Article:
The FDA approved a corneal implant to correct near-sightedness.
The US Food and Drug Administration (FDA) today approved a device implanted in the cornea of one eye for some patients with presbyopia. It will not work if patients do not have clear distance vision.
It is the second FDA-approved implantable corneal device for correction of near-sightedness. It is meant only for patients who have not had cataract surgery, the FDA noted.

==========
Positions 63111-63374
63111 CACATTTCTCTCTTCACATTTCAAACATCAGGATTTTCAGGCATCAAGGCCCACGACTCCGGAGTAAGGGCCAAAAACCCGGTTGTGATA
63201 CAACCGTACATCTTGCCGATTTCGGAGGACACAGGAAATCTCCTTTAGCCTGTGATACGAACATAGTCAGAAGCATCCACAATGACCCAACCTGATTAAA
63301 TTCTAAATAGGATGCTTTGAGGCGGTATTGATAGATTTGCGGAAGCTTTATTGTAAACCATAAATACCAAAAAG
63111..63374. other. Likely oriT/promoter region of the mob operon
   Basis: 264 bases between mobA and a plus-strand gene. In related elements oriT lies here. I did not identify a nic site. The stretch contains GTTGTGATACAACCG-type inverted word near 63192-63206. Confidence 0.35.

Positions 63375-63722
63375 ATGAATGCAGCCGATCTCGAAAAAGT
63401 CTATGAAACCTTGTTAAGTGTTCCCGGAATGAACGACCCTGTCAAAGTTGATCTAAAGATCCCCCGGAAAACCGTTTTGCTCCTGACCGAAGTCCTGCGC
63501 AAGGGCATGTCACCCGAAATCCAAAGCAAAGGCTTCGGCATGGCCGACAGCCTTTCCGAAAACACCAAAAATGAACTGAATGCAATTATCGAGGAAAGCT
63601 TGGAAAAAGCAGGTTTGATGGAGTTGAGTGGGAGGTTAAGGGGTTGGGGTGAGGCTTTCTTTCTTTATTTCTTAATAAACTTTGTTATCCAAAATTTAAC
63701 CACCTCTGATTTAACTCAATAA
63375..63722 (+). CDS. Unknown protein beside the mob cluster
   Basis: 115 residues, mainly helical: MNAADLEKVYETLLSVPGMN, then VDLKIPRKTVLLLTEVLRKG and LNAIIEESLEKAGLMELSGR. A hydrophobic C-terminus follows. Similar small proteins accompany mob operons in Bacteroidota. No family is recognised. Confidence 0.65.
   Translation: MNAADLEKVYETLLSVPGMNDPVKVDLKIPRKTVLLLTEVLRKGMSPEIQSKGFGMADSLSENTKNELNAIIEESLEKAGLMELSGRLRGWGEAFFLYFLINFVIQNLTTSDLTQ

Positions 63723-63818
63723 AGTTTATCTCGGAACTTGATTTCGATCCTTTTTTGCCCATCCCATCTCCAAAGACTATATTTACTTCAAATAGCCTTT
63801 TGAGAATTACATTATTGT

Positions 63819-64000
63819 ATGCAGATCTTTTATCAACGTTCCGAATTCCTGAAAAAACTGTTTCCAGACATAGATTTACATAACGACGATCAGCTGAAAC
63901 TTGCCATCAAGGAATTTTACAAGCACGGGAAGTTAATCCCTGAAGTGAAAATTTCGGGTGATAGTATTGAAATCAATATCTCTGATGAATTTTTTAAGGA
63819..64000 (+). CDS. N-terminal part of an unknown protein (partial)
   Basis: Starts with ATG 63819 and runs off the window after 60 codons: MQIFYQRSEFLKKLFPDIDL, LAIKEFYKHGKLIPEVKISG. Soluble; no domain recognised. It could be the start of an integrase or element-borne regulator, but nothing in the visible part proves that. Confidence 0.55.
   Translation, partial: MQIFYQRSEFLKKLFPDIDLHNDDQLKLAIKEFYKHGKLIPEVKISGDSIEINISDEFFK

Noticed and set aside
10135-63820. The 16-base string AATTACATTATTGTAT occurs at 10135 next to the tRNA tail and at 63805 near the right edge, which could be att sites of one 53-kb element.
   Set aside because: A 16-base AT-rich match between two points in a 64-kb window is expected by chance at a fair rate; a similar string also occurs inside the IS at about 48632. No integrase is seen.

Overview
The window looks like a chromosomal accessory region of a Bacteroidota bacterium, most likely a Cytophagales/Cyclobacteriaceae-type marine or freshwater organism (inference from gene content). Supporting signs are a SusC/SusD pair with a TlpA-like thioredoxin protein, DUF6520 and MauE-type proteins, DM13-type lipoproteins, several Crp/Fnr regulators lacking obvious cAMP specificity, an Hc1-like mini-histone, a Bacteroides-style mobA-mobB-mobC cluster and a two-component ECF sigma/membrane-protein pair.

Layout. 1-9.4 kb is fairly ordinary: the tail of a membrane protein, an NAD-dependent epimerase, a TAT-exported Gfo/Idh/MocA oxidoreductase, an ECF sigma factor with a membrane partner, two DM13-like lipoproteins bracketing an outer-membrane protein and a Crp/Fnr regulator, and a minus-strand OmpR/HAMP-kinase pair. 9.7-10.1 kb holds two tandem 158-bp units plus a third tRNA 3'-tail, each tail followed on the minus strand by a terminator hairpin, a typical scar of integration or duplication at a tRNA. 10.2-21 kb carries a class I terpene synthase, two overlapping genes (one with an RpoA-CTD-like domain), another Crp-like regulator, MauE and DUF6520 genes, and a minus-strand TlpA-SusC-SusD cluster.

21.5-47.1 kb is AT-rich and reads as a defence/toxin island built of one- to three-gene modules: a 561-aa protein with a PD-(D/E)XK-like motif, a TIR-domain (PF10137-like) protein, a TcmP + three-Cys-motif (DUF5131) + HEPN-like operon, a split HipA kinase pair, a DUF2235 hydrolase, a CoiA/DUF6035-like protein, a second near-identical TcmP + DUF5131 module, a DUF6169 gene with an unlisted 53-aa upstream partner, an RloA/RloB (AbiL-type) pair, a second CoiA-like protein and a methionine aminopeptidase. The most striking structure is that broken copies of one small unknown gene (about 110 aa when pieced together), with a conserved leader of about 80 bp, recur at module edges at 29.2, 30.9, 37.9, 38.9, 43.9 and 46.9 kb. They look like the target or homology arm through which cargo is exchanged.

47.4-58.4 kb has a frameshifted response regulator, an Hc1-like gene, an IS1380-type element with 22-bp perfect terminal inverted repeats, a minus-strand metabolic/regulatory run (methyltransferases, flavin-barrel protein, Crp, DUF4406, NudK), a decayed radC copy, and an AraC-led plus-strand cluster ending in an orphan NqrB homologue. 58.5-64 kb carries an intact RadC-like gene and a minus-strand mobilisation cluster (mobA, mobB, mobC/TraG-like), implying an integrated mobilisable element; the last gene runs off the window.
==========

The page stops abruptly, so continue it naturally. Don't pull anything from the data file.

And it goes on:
The devices is marketed as the Raindrop Near Vision Inlay. It is made by Revision Optics, Inc. of Lake Forest, CA.
The device is not for patients with severe dry eye, active eye infection, corneal disease characterized by general thinning and cone-shaped protrusion in the center of the cornea, and certain other conditions including uncontrolled diabetes.
The implant proved safe and effective in a clinical trial of 373 patients of whom 92% were able to see with 20/40 vision or better at near distances with the inlay.
According to the FDA, the implant could be an alternative to reading glasses or bifocals.